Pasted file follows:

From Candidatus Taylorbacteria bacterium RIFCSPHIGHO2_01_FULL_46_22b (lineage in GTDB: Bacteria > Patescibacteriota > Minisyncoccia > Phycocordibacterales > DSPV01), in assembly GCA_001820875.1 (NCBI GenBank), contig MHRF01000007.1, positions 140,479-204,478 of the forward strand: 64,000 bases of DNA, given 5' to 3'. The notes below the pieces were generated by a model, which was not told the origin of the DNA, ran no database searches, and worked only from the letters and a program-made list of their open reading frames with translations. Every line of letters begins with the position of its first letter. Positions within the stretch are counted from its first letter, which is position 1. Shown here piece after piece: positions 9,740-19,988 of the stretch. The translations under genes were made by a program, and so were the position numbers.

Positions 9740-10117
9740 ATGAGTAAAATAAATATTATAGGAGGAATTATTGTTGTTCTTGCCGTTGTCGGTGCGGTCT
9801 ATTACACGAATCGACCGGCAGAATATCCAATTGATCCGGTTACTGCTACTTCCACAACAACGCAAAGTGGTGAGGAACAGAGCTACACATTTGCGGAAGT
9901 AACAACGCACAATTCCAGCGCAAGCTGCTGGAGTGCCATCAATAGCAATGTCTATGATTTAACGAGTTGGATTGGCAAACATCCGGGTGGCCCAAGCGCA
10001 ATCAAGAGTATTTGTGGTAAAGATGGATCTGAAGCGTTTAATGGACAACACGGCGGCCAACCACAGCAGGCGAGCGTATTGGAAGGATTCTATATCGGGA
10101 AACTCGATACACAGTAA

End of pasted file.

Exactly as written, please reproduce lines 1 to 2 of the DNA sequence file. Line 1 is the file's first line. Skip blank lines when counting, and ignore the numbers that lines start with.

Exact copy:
From Candidatus Taylorbacteria bacterium RIFCSPHIGHO2_01_FULL_46_22b (lineage in GTDB: Bacteria > Patescibacteriota > Minisyncoccia > Phycocordibacterales > DSPV01), in assembly GCA_001820875.1 (NCBI GenBank), contig MHRF01000007.1, positions 140,479-204,478 of the forward strand: 64,000 bases of DNA, given 5' to 3'. The notes below the pieces were generated by a model, which was not told the origin of the DNA, ran no database searches, and worked only from the letters and a program-made list of their open reading frames with translations. Every line of letters begins with the position of its first letter. Positions within the stretch are counted from its first letter, which is position 1. Shown here piece after piece: positions 9,740-19,988 of the stretch. The translations under genes were made by a program, and so were the position numbers.

Positions 9740-10117